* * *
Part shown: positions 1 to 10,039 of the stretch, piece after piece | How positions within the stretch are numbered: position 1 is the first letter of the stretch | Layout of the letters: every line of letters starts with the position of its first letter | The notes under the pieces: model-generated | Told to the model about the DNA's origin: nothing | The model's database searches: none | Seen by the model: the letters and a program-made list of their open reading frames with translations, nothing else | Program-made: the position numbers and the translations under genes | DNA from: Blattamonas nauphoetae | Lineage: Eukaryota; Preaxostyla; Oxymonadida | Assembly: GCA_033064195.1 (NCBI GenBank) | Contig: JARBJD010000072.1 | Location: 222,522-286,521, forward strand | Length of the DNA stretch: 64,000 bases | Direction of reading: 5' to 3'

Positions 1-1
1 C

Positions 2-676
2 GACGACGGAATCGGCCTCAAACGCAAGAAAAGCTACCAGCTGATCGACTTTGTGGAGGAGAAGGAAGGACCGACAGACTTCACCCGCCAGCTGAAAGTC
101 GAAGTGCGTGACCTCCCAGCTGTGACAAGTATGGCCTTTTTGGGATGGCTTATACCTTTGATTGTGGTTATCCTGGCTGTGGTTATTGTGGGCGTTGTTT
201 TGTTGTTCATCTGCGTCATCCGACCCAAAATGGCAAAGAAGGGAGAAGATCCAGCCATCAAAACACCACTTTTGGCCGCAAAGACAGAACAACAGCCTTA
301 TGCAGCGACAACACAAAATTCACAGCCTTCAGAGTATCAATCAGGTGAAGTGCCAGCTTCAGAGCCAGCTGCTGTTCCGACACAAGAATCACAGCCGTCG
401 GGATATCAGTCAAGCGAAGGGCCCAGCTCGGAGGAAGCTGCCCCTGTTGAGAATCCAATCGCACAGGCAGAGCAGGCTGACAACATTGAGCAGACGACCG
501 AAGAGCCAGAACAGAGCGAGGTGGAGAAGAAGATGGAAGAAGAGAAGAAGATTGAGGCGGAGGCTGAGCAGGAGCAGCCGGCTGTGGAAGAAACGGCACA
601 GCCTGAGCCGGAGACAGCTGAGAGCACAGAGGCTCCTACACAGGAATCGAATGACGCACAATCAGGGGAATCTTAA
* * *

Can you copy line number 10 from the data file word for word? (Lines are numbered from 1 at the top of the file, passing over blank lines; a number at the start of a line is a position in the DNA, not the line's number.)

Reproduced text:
501 AAGAGCCAGAACAGAGCGAGGTGGAGAAGAAGATGGAAGAAGAGAAGAAGATTGAGGCGGAGGCTGAGCAGGAGCAGCCGGCTGTGGAAGAAACGGCACA